Tuesday, July 31, 2012

The One with Zelda

As you may know, I'm kind of in love with the Zelda franchise. I grew up playing the Ocarina of Time, and have played just about every Zelda game in existence. I mean, come on, it's pretty awesome. I mentioned recently how I had stumbled upon an old Zelda shirt design I had sketched out. Given my luck with my dr who shirt, I figured that I should just go for it.Who can say no to a free, custom Zelda shirt?

I had an old grey shirt hidden away in the back of my closet, and some old acrylic paint left. I also had just enough freezer paper left from my last shirt project to use. I love it when I have all these materials just laying around-- it's nice not having to go out and buy materials. Even if the acrylic paint is probably over ten years old and is kind of sketchy. It's free. That's all that matters.

 Freezer paper! I had just enough to cover my design. Which is good as I didn't want to go out and buy like 100 ft of it at the store.

 My design! Well, Nintendo's design. It's called the Hyrule Crest, and is a big symbol of the Zelda games. You can't really see the triforce that is in the center of the design.

All of my materials! I've had that grey shirt for years, and don't wear it anymore. So I decided it needed a facelift. Also, if it all went horribly wrong, I could just throw the shirt away.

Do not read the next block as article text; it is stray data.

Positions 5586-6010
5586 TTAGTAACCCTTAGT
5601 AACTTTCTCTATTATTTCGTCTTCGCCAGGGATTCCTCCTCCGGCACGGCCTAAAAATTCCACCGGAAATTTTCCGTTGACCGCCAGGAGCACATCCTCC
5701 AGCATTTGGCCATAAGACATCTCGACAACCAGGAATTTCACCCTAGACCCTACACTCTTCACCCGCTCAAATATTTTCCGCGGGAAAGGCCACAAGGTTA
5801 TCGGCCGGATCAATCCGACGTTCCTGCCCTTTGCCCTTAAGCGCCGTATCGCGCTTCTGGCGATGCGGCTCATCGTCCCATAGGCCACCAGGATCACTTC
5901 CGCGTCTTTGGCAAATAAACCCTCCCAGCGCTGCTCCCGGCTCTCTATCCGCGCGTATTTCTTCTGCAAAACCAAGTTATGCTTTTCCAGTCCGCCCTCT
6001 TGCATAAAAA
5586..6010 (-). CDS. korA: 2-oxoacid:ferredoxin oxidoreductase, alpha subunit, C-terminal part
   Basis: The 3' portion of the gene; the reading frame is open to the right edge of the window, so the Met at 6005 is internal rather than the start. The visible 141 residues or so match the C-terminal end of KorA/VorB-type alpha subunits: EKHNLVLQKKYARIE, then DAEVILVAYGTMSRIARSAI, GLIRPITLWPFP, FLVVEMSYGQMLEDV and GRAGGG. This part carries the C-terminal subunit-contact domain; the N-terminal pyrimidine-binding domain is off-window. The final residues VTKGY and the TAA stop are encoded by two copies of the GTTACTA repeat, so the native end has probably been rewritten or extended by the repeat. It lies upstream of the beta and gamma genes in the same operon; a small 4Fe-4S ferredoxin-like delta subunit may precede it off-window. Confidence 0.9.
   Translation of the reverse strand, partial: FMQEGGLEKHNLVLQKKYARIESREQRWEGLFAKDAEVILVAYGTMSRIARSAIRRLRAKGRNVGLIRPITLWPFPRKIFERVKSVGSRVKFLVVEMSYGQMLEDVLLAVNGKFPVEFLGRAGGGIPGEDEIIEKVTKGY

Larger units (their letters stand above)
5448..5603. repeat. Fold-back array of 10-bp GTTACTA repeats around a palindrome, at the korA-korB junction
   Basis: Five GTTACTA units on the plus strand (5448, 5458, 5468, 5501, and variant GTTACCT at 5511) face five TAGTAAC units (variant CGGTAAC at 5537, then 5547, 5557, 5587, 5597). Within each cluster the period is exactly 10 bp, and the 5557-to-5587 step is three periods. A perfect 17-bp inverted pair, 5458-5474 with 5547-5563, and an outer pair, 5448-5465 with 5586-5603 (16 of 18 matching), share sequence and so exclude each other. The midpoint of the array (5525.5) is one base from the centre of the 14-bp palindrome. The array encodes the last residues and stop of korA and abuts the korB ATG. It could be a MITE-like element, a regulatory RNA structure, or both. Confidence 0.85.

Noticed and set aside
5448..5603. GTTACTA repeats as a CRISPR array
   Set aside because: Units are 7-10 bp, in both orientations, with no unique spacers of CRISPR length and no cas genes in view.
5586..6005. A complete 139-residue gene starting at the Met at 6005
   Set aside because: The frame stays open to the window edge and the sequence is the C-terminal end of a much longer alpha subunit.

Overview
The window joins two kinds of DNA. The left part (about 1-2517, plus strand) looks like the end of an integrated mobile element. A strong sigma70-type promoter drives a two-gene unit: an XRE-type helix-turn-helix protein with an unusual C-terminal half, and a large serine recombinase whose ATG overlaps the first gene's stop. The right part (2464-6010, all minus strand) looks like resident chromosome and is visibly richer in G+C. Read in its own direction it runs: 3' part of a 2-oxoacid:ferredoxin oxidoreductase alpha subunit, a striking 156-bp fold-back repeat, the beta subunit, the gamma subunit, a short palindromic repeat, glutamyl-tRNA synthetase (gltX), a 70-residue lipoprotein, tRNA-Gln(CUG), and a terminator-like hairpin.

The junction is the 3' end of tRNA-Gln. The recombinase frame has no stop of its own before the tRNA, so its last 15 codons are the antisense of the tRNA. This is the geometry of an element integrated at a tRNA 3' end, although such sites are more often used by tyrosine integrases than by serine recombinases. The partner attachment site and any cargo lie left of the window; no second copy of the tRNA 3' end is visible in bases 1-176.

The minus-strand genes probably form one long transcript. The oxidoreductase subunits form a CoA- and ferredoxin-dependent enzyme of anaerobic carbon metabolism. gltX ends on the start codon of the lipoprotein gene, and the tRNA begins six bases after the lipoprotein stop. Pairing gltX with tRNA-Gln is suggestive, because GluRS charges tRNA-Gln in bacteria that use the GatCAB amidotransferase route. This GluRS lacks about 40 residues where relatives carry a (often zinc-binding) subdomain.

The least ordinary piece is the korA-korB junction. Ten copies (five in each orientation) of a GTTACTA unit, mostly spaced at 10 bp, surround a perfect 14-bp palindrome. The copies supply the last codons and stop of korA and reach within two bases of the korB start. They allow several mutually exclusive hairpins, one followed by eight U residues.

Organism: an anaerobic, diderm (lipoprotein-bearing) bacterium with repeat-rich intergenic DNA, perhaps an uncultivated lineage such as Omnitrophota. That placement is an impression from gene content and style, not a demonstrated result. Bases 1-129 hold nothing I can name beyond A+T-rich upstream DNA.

I placed the freezer paper over my design and pinned it down. I'm not the most patient person, but I did my best painstakingly cutting out the design with my x-acto knife.

 Pin cushion!

The cut out design.

 And done! After I cut out the design, I carefully picked up the freezer paper and put it on my shirt.

 I used my iron to adhere the freezer paper to the shirt. Funny story-- always make sure that the shiny part of the freezer paper, aka the waxy part, is facing down onto the shirt. You want to adhere the paper to the shirt, not the iron. Which is kind of what I did. I was trying to adhere the little triangle in the middle of the triforce and I didn't check to see what side was facing down. Which meant that as soon as it hit the iron it stuck there. Frantically I scraped it off, not wanting to mess up my parent's iron.

So yeah, if you're making a shirt, definitely check that.

I mixed the paint and the fabric medium and applied a thick coat to my shirt. I hoped that it would not bleed, as it my dr who shirt kind of had. Even if it did bleed, it would simply added to the...rustic flair of a homemade shirt. ;)
Et, volia! The finished product. :D I loved the crisp, clean lines of the design. It definitely turned out better than my Dr. Who shirt did. To help speed the final stages of drying, I pulled out a hair dryer. It helped to dry the paint, and didn't seem to have any adverse side effect. 

I love it. Cheap, easy, and a nod to my favorite video game!

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